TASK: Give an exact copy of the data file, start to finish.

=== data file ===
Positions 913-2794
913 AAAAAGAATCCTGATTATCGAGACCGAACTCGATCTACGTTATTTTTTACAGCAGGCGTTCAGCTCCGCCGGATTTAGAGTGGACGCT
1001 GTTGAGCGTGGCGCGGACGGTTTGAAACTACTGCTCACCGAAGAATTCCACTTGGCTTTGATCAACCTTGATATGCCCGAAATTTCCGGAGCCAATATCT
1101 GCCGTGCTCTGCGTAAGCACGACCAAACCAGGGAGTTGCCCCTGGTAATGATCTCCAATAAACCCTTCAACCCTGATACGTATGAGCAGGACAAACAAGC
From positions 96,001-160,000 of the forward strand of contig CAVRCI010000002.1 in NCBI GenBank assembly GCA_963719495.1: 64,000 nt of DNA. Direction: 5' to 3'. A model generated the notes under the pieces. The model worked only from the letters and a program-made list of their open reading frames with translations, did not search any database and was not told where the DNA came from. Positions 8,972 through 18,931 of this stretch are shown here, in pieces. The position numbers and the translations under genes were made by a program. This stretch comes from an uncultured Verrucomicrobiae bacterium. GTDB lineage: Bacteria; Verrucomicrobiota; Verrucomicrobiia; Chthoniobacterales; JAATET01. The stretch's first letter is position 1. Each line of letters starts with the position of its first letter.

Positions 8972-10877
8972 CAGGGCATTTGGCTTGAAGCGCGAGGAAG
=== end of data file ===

Positions 913-2794
913 AAAAAGAATCCTGATTATCGAGACCGAACTCGATCTACGTTATTTTTTACAGCAGGCGTTCAGCTCCGCCGGATTTAGAGTGGACGCT
1001 GTTGAGCGTGGCGCGGACGGTTTGAAACTACTGCTCACCGAAGAATTCCACTTGGCTTTGATCAACCTTGATATGCCCGAAATTTCCGGAGCCAATATCT
1101 GCCGTGCTCTGCGTAAGCACGACCAAACCAGGGAGTTGCCCCTGGTAATGATCTCCAATAAACCCTTCAACCCTGATACGTATGAGCAGGACAAACAAGC
From positions 96,001-160,000 of the forward strand of contig CAVRCI010000002.1 in NCBI GenBank assembly GCA_963719495.1: 64,000 nt of DNA. Direction: 5' to 3'. A model generated the notes under the pieces. The model worked only from the letters and a program-made list of their open reading frames with translations, did not search any database and was not told where the DNA came from. Positions 8,972 through 18,931 of this stretch are shown here, in pieces. The position numbers and the translations under genes were made by a program. This stretch comes from an uncultured Verrucomicrobiae bacterium. GTDB lineage: Bacteria; Verrucomicrobiota; Verrucomicrobiia; Chthoniobacterales; JAATET01. The stretch's first letter is position 1. Each line of letters starts with the position of its first letter.

Positions 8972-10877
8972 CAGGGCATTTGGCTTGAAGCGCGAGGAAG